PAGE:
J.D. Scholten didn’t speak much about his professional baseball career Thursday, Aug. 20, in Sioux Center, but his five campaign promises were printed on baseball cards for the audience to keep.
Those campaign promises were the focus of the remarks by the 40-year-old Democratic candidates for Iowa’s 4th District in the U.S. House of Representative.
He spoke from the back of a pickup truck at the Sioux County fairgrounds parking lot while people in about 20 vehicles tuned into his message broadcast on the radio. He held a similar event on Wednesday in Sibley.
Scholten narrowly lost to longtime Republican incumbent Rep. Steve King in 2018. On Nov. 3, however, he will go up against state Sen. Randy Feenstra, who unseated King in the June Republican primaries.
Scholten’s first promise was to put the interest of Iowans over the interest of politics.
Instead of political ideology, he said a message that connects to people has the power to earn votes. That led to his next promise, which was simply that he will show up for people in the 4th District.
At the Sioux Center event, Scholten noted how in the fall, he conducted a “Don’t Forget About Us” tour in which he visited the district’s communities with fewer than 1,000 people.
“We’re willing to show up and we will continue to show up because this job is about service,” Scholten said. “It’s about giving back.”
His next three promises were to fix health care, fight for an economy that works for everybody and secure the country’s democracy.
When talking about health care, Scholten brought up the story of an attorney who mentored him while Scholten worked as a paralegal. The attorney recently was diagnosed with cancer but was told by his insurance company his doctor was no longer within its network.
“When he’s fighting for his life, he has to go find another doctor and that’s just wrong,” Scholten said.
He also said health care also was the No. 1 issue he spoke to people during his small-town tour last fall.
In Hardin County, a woman had told Scholten how she could not afford an inhaler prescription which would cost $244 a month. Even when her doctor gave her a cheaper one with fewer doses, she still could not pay for it. Her doctor eventually told her to go to Canada to buy an inhaler.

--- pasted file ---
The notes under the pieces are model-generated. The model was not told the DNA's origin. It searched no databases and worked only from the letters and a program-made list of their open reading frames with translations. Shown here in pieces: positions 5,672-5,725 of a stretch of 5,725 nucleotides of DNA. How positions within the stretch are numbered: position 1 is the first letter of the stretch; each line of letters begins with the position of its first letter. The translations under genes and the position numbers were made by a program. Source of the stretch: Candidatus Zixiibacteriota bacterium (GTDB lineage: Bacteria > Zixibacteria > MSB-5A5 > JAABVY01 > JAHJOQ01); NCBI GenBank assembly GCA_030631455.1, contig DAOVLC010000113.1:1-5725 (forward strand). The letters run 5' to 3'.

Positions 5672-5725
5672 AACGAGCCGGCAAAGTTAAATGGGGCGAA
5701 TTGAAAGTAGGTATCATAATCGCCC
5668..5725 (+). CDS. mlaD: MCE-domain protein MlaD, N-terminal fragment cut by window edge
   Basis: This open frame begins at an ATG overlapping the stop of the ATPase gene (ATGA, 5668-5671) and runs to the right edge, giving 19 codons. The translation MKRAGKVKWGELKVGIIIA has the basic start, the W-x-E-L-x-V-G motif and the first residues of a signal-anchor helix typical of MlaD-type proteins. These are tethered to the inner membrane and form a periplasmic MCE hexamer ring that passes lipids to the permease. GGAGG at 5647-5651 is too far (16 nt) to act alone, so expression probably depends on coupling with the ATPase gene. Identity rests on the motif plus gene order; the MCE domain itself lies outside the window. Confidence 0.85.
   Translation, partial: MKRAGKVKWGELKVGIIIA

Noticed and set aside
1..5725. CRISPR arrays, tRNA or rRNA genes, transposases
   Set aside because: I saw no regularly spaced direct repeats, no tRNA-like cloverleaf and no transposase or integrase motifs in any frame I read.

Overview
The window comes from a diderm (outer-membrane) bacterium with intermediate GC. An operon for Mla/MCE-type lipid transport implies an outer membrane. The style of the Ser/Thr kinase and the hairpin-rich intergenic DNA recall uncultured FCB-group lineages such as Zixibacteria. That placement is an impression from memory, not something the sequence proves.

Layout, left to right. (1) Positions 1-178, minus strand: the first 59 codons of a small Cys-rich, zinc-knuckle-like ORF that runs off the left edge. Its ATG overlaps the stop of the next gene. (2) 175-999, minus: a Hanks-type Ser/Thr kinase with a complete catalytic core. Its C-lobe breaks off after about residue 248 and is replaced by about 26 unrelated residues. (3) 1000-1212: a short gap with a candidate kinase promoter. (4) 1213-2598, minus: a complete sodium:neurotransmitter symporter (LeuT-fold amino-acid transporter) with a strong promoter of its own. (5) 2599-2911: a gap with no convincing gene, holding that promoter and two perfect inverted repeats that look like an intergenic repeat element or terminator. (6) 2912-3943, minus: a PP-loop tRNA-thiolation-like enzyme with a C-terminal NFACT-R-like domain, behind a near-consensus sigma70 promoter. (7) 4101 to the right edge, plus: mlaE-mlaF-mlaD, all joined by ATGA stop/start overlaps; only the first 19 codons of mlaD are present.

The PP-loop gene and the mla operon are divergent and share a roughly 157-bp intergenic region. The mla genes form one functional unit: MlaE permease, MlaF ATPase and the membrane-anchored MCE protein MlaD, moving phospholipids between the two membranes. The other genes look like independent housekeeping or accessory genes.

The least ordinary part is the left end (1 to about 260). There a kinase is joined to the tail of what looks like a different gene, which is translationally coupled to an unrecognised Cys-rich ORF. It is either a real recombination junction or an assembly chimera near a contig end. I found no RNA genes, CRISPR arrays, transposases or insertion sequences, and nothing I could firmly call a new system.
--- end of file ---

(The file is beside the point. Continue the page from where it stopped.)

“If that’s the best we are as a nation, we can do way better,” Scholten said.
When speaking about fighting for an economy that works for everyone, Scholten said career politicians have sold out people such as farmers, teachers and everyday consumers with policies that do not adequately value their work.
In agriculture specifically, he spoke about how concentration of large dairy, pork and cattle companies have hurt small farming operations. He also mentioned how President Donald Trump’s small-refinery exemptions to oil refineries have hurt corn producers.
“They’re picking sides and it’s big oil conglomerates over the American farmer, over our Midwest corn growers,” Scholten said. “One thing we’re pushing for is not only making sure that the renewable fuel standard is met at that 15 billion gallons of ethanol per year in our fuel supply but we’re pushing for a low-carbon fuel standard.”
His final promise about securing democracy focused on how special-interest groups and their lobbyists in Washington, D.C., dictate policy by giving money to lawmakers through political action committees. Unlike those lawmakers, Scholten said his campaign does not accept corporate money or support from the Democratic Congressional Campaign Committee.
“We wanted to run out of Sioux City, Iowa. We wanted to be held accountable by the people of this district, rather than the folks out in D.C.,” Scholten said.
He later took questions from attendees after they texted them to his campaign staff. One question was how Scholten would protect Social Security and Medicare.
Scholten said he supports a policy proposal called “scrap the cap,” which would require people to pay into Social Security past the $137,700 income limit. Regarding Medicare, he supports expanding the program and lowering the age limit so people can access it by age 50.
He also was asked how he would get large companies such as Amazon to set up locations in places such as N’West Iowa. He reframed the issue to instead say he would push for tax cuts to small businesses that already exist in such places.
“What we need to do is give tax breaks to the small businesses, the innovation, to help create local economies,” he said.
“When you spend money at Dollar General, it doesn’t always stay here. It goes to headquarters, it goes to Wall Street. What we need is to strengthen our Main Streets and we need an economy and a tax system that benefits that.”
Written by Randy Paulson